Misdirected spending?

The bull trout and a handful of other organisms protected by the U.S. Endangered Species Act get more money for recovery than recommended. But a 2016 study concluded that the vast majority, including the beautiful pawpaw plant, get far less.

0100200300400500600Number of speciesReptileMammalInvertebrateFishBirdAmphibianPlantBull troutAverage annual spending:$36,108,360Proportion of recommended:1637%Beautiful pawpawAverage annual spending:$4614Proportion of recommended:0.04%MoreWithin rangeLessActual recovery spending versus recommended:


Possingham, who last year became chief scientist for the nonprofit Nature Conservancy, headquartered in Arlington, Virginia, is fond of saying people engage in triage all the time. They weigh the available resources—such as time or money—and pick “the best things to do. That’s all that everybody does all day, every day,” says Possingham, who splits his time between Australia and the United States.

But it’s a change from how governments often act. Today, conservation spending is influenced by a complex array of factors, including how close a species is to extinction and the pressure brought by lawsuits, lobbying, and media coverage. The result, Possingham and others argue, is that money is often poured into costly long shots or charismatic organisms, whereas species that could be secured for a relatively low cost go wanting.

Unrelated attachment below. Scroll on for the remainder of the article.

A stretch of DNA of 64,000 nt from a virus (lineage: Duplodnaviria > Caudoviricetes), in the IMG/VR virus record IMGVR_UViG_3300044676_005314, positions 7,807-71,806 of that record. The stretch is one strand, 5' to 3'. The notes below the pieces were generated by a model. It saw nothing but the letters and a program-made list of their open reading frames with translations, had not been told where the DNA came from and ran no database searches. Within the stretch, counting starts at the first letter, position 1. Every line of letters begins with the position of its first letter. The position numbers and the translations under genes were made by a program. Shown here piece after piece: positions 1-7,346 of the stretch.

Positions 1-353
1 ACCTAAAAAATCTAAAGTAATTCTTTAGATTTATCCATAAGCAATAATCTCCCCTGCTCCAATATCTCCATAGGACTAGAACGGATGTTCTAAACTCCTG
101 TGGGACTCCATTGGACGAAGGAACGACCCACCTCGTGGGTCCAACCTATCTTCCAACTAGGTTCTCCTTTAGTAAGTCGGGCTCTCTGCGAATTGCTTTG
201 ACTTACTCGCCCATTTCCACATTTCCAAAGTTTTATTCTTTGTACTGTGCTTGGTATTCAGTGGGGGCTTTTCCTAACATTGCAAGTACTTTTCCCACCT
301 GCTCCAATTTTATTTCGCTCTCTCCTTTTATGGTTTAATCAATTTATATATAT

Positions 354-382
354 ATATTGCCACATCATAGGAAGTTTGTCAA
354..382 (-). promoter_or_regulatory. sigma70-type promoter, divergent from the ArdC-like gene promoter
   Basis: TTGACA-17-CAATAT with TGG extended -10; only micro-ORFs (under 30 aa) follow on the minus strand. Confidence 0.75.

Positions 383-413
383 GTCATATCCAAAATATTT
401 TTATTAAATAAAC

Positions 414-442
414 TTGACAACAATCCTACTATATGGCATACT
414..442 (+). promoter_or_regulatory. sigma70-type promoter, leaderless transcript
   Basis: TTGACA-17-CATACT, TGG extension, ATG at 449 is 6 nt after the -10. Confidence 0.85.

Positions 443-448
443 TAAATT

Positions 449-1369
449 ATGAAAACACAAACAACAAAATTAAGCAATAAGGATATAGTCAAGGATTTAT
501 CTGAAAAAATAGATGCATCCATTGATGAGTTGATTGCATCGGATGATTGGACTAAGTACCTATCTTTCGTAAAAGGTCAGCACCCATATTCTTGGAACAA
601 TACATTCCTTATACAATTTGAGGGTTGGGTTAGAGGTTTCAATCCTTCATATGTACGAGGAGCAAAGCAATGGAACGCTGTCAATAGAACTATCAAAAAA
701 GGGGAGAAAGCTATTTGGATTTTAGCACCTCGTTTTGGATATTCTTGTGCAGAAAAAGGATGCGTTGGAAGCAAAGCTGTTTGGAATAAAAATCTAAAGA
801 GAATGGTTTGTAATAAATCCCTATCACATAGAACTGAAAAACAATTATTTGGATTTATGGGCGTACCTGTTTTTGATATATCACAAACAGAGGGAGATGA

A dozen years ago, New Zealand became the first nation to test Possingham’s approach. A nation filled with unique species, some 3000 of them at risk, the country is a poster child for the extinction crisis. But New Zealand had no clear process for setting conservation spending priorities, recalls Richard Maloney, a senior scientist in the country’s Department of Conservation in Christchurch.

In a bid to do better, officials asked Possingham to help craft a plan for spending roughly $20 million per year. The result was a list of 100 top-priority species, developed using a formula that balanced costs and benefits. In general, highly threatened species unique to New Zealand and ended up at the top of the list. But it also included representatives from a variety of species and took into account the cost and likelihood of success. Before that process, the government was working to recover 130 species. Now, more than 300 are getting attention, Possingham says. In Australia, the state of New South Wales followed suit, and advocates of the strategy say it helped persuade officials there to spend another $100 million over 5 years on conservation.